This explains why different bodybuilders have traditionally exploited such a wide variety of set and rep schemes, certainly compared to other athletes. There are successful bodybuilders who lift very heavy; successful bodybuilders who lift relatively light, but with more volume; and all kinds of athletes who fall somewhere in between. In bodybuilding, there really is "more than one way to skin a cat"—as long as you work hard.

Isometric Bodybuilding and the "Goldilocks Zone" for Muscle

So—if heavy, moderate and light forces all build similar amounts of muscle—which should you be using in your isometric training?

Firstly, we must establish that there is such a thing as "too heavy" for bodybuilding. Extremely high loads will recruit the large fibers you want, but since you can’t sustain maximum forces for too long, they won’t exhaust them of their chemical resources, which is the trigger for muscle growth. Heavy—for hypertrophy—does not mean maximum loads, but loads you can hold for at least 3-6 seconds.

There is also "too light". Once you are holding loads light enough to sustain for over 45-60 seconds, your cardiovascular system begins taking more punishment than your muscular system, and this will naturally curtail your performance and results.

So, for isometric bodybuilding, we want to be working with a "Goldilocks Zone"—neither too heavy, nor too light—somewhere between 6 seconds and a minute. This is still a pretty large zone…so which part of it should we be aiming for?

The science is quite explicit here—you should ideally train in every part of this zone. Just not during the same training cycle.
Training Effect Chart
From The Ultimate Isometrics Manual, p. 276. MVC = Maximal Voluntary Contraction.

All forms of training—including heavy, light, and moderate—result in diminishing returns (also called accommodation). Over time, your body adapts to the stimulus, and then results begin slowing down. This effect is more pronounced the more powerful your training is—the quicker you adapt, the quicker diminishing returns set in. Since isometrics are the most effective form of resistance training, isometric athletes have to be very aware of accommodation, and must train around it by altering their training program every 6-8 weeks.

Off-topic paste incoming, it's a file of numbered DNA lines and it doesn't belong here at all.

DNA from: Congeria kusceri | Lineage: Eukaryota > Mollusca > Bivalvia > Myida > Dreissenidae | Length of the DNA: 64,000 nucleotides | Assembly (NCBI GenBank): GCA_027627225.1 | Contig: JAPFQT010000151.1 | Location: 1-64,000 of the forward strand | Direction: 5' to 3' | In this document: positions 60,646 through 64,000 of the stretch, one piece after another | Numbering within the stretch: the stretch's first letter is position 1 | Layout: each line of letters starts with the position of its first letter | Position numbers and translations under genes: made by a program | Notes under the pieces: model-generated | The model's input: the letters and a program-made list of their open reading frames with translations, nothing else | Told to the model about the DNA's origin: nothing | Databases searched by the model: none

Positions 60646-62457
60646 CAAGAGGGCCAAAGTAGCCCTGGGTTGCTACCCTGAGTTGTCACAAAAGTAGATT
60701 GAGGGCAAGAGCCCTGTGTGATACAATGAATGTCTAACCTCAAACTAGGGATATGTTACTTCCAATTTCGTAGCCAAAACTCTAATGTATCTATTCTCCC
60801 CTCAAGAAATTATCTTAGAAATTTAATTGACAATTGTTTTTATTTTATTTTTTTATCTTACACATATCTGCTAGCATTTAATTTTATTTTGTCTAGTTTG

There are numerous ways of altering your program—you can change exercises, training angles, volume, frequency, etc. Another fundamental variable you can play with is intensity: the forces you are expressing. For this reason, athletes should be actively changing their relative loads every cycle or two: sometimes use very heavy holds for just 6-10 seconds; sometimes use holds comprising 20-30 seconds; sometimes use lighter loads for longer, up to a minute. Doing this consistently will keep you in the "Goldilocks Zone", while still actively avoiding accommodation throughout your training career.

This approach is also useful because different loads have different benefits, beyond hypertrophy; heavy loads increase strength, lighter loads are easier on the joints and increase endurance, etc. There is no reason why you can’t reap all these benefits in your training, over the medium-term.

Three principles to take from this article:
  • You can grow muscle using a wide range of isometric holds; heavy holds work, as do moderate and light holds. They are all equally effective if applied correctly.
  • When using lighter loads, larger fibers are only recruited and trained when smaller fibers are already exhausted. For this reason, you must train to the point of muscular failure when using lighter and moderate loads. The lighter the load, the more important this is.
  • Don’t get stuck in a rut working with specific force levels; every training cycle or two, mix it up. Sometimes go heavy, sometimes light, sometimes in-between. This will help you avoid diminishing returns in your muscle gain efforts. 

It can be easily seen why Henneman’s Size Principle has been called the "Law of Bodybuilding", as it teaches us how to recruit the large muscle fibers responsible for hypertrophy, or muscle gain.

There is, however, is a twin law of physiology which could be called the "Law of Strength"—as it explains how muscles become stronger, not via hypertrophy, but through increased efficiency. This principle is known as Hebbe’s Rule, and we will be discussing it in the next article in this series.
  1. Mitchell, C. J., Churchward-Venne, T. A., West, D. W., Burd, N. A., Breen, L., Baker, S. K., & Phillips, S. M. (2012). Resistance exercise load does not determine training-mediated hypertrophic gains in young men. Journal of applied physiology (Bethesda, Md. : 1985), 113(1), 71–77.